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Lt. Col. Ernest J. Fawbush
and
Maj. Robert C. Miller

From sixty-two cases of non-frontal thunderstorms passing over reporting stations, a relation is found between peak wind gusts and the temperature difference between the surface air underneath and in advance of the thunderstorm. The temperature under the thunderstorm is forecast by lowering the wet-bulb temperature at the freezing level to the surface along a saturation adiabat on a pseudoadiabatic chart, permitting use of the relation as an aid to thunderstorm gust forecasting.

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Bernhard Haurwitz
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Willis L. Webb
,
James Giraytys
,
Harold B. Tolefson
,
R. C. Forsberg
,
Robert I. Vick
,
Orville H. Daniel
, and
Leon R. Tucker

The status of the Meteorological Rocket Network (MRN) is presented at the end of the first six years operation. A total of twenty stations were active at the end of 1965 and almost 6000 observations had been collected. The latest instrumentation systems employed in the MRN are described, and the general results of certain MRN data analyses are presented. The MRN data illustrate very clearly the need for a global MRN to adequately observe the stratospheric circulation.

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Alan Robock

While tropical sea surface temperatures certainly influence the atmosphere; winter circulation, temperature, and precipitation over Northen Hemisphere continents are also influenced by circulation patterns related to the stratosphere. In particular, large tropical volcanic eruptions produce winter warming patterns over Northern Hemisphere continents because of a dynamical effect forced by gradients of radiative heating from sulfate aerosols in the lower stratosphere. These effects must be included for accurate dynamical seasonal predictions of Northern Hemisphere winter temperature over both North America and Eurasia.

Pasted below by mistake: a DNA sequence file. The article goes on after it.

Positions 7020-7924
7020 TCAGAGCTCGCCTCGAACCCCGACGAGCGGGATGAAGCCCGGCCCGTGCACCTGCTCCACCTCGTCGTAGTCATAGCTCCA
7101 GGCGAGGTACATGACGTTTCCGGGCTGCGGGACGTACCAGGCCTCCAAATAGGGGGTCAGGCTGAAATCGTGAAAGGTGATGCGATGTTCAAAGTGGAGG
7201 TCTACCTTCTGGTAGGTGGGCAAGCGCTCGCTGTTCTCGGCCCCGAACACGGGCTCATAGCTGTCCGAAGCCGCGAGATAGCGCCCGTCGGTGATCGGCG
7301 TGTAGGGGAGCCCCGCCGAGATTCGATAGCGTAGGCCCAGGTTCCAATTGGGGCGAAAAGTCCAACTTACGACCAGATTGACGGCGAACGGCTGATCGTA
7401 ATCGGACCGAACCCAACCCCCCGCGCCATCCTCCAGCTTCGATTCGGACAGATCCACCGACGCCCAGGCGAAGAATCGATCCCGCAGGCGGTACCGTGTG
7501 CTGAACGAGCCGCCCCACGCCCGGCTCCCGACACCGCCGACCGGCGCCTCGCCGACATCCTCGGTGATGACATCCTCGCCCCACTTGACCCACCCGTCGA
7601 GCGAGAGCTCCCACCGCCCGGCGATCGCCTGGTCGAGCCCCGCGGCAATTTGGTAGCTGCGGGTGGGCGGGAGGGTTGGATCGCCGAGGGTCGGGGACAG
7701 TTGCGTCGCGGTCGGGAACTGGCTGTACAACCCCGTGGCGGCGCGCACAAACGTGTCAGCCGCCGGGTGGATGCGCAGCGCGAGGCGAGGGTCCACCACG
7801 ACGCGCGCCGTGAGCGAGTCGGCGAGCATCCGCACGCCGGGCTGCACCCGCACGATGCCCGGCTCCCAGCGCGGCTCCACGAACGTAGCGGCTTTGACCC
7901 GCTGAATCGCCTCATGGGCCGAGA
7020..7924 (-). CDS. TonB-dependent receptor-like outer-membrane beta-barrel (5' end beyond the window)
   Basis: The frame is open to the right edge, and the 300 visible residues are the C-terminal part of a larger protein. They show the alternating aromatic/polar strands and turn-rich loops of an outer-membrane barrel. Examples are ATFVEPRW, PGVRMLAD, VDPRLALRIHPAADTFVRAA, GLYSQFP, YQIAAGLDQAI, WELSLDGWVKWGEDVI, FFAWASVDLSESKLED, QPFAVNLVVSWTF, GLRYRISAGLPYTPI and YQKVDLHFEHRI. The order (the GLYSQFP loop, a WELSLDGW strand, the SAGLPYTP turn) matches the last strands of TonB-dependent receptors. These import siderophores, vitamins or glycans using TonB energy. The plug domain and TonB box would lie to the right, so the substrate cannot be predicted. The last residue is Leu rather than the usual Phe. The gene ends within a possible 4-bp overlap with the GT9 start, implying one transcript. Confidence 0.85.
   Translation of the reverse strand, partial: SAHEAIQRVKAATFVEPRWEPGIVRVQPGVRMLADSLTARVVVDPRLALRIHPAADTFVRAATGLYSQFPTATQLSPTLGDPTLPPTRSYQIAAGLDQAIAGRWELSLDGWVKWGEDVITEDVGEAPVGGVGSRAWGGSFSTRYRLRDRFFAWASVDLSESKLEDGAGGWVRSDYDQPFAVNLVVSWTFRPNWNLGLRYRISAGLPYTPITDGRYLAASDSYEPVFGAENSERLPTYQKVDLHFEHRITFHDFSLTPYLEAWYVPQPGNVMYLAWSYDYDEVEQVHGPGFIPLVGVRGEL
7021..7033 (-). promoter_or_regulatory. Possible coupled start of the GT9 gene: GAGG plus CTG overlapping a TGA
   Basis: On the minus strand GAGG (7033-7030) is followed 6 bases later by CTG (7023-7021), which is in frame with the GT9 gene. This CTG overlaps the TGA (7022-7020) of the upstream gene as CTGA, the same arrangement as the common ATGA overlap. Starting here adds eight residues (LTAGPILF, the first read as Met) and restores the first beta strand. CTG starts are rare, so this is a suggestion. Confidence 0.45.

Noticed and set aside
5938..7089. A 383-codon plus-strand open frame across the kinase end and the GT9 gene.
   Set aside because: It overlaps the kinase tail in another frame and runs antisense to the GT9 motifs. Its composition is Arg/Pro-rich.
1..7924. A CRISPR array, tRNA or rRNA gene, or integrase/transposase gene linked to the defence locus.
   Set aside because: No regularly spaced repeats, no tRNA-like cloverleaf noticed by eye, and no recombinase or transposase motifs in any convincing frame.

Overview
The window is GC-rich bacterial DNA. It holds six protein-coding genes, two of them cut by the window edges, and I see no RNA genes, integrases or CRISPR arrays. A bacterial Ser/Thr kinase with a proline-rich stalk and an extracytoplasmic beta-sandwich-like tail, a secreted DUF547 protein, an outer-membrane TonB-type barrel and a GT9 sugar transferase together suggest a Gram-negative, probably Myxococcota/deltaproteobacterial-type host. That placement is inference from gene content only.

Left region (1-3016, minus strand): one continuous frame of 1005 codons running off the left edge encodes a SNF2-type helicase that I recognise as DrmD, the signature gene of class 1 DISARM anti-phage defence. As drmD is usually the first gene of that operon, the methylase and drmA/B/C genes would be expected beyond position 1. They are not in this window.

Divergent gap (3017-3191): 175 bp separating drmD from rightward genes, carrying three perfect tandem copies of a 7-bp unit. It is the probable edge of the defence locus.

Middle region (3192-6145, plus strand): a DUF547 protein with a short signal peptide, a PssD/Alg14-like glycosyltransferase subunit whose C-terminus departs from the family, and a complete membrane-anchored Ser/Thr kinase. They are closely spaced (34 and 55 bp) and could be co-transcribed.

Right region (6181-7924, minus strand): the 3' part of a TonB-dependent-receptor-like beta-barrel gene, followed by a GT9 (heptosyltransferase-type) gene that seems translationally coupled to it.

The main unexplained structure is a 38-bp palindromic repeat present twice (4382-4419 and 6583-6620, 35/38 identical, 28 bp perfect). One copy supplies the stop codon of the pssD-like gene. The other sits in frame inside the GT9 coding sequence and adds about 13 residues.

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James R. Scoggins
and
Christopher N. K. Mooers
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C. L. Jordan
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Iver A. Lund

The coefficient of rank correlation was computed between daily weather charts and “ideal” map types. This coefficient was used as a predictor to specify the ceiling height at a station. The effectiveness of this predictor was compared to that of a slightly different predictor which weighted the differences in rank. It was found that weighting the differences improved the predictor. A “weather index” was derived from a combination of three predictors which weighted the differences in rank and one predictor which gave the difference in pressure between two points. This index was used to obtain an estimate of the occurrence probability of several categories of ceiling height.

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Edwin Kessler III
and
Raymond Wexler

Observations of a sharp cold front and closely associated squall line in New England are analyzed. A striking feature is a line of convective clouds and heavy precipitation, which does not extend above 10,000 ft. The radar indication of the true plan-position and vertical extent of such disturbances is of special importance to air operations.

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Edwin Kessler III

Hurricanes Edna, 1954, and Ione, 1955 were observed by radar at South Truro, Massachusetts. Both storms are associated with convective shower bands near the northern extremities of their circulations. Shower characteristics in the two cases are virtually identical in most respects, but the bands which they comprise propagate in grossly dissimilar ways. The differences are attributed to the presence of a convergence line or zone (cold front) at the boundary between two large scale air streams in the case of Ione, and the absence of a corresponding feature in the case of Edna.

The Ione observations are in general accord with the Bjerknes cold frontal model, as recently modified by Sanders, in which warm air is entrained into the frontal zone and converges and rises there and above it. While the showers thereby formed move with the warm air in which they are embedded, the convergence zone moves with the winds northwest of the wind shift line. The Edna showers develop in an almost horizontally homogeneous wind field, and there is some question as to the persistence of the small scale lines of convergence which produce them.

This note also contains some brief discussion of banded structures associated with altostratus clouds and rain which occur in the outskirts of both Edna and Ione.

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Eberhard W. Wahl

An investigation of temperature and additional records shows the existence of a pronounced January thaw in New England. This singularity can be connected to the existence of typical changes in the circulation over the United States. Further world-wide relations indicate important consequences valuable for further research on singularities.

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